Japan must follow EU’s tax strategy to help regain competiveness

25 September 2013

As Japan was warned yesterday that it will have to raise its Consumption Tax (VAT) from 5% to 20% by 2020 to avert a debt disaster, it will look to the EU to see how it has attempted to improve its global competitiveness by shifting the tax burden to shoppers.

Whilst Japan has kept its Consumption Tax and Corporate Tax frozen in the past years, the 28 EU member states have quietly cut 10% of business taxes, funded by a 5% rise in VAT.

Japan corporates held back by lack of fiscal competitiveness

EU member states started six years ago an aggressive campaign to retain and attract global business through a fiscal strategy of pivoting the tax burden away from companies onto shoppers. This has led to average EU corporate tax rates falling from 34% to 24% since 2000. At the same time, VAT on consumption has risen from 17% to 22%.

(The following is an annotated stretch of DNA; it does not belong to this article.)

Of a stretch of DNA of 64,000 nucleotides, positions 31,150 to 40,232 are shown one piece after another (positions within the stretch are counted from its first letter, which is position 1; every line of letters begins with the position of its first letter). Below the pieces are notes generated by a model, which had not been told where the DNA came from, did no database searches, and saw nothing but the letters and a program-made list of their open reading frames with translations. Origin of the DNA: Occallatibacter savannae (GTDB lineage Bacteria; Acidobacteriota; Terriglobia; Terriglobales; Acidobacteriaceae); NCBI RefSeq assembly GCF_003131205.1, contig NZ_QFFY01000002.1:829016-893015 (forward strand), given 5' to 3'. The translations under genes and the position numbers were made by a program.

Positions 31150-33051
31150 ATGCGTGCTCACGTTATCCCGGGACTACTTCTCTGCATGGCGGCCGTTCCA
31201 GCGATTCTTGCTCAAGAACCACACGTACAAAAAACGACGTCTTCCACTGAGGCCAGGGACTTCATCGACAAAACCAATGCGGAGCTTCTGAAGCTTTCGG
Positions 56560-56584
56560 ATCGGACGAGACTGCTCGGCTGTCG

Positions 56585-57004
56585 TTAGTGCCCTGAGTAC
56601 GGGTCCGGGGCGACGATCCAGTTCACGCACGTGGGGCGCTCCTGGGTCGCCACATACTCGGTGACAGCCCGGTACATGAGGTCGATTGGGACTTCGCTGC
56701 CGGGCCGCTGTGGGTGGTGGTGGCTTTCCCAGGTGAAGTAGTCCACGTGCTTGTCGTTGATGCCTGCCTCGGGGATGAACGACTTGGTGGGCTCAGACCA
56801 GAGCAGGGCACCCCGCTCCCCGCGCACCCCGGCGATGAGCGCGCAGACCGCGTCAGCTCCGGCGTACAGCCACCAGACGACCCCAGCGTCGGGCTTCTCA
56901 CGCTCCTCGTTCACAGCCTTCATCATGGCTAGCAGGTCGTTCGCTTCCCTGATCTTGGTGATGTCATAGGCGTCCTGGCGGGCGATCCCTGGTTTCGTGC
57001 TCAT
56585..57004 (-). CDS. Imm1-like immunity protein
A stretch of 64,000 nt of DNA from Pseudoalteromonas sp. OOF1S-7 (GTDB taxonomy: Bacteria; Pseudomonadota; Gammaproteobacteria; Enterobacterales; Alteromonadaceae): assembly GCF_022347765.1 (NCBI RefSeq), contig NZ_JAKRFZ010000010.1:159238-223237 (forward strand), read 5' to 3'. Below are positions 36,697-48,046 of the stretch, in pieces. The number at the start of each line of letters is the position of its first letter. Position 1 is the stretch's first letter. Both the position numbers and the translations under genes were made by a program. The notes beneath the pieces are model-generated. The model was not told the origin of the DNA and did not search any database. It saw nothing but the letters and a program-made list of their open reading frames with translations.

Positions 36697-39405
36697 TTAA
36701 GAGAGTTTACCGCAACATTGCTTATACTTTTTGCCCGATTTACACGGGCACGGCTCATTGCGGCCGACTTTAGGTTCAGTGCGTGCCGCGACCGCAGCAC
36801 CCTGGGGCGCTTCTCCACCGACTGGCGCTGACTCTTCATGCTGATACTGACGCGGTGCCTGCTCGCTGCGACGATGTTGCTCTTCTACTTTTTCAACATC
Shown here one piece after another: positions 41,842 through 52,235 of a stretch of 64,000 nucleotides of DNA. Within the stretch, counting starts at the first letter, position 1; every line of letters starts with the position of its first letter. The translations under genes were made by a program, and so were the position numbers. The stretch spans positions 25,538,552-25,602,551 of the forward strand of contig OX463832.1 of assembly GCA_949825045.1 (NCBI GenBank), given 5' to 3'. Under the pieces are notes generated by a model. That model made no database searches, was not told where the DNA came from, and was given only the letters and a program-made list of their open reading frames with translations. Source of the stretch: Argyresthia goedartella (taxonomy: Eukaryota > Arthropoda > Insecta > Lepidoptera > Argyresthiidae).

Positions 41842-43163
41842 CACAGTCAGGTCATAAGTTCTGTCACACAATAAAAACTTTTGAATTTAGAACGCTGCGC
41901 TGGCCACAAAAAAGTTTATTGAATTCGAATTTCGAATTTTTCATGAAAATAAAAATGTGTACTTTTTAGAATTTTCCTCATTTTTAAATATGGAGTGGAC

Over the same period, Japan has left its taxes untouched leaving domestic businesses hampered on the global stage, and reducing Japan’s attractiveness to foreign investment. Japan is planning to raise its Consumption Tax rate from 5% to 10% by 2015 (subject to growth targets), although attempts to cut the Corporate Tax rate are faltering.

Richard Asquith, Head of Tax at TMF Group, commented: "Japan needs to give its business sector a helping hand. Aside from Europe, China and India are fast revamping their taxes on consumers to help reduce the corporate burden. Japan has been left behind and faltering with the highest business tax rate in the OECD."

 
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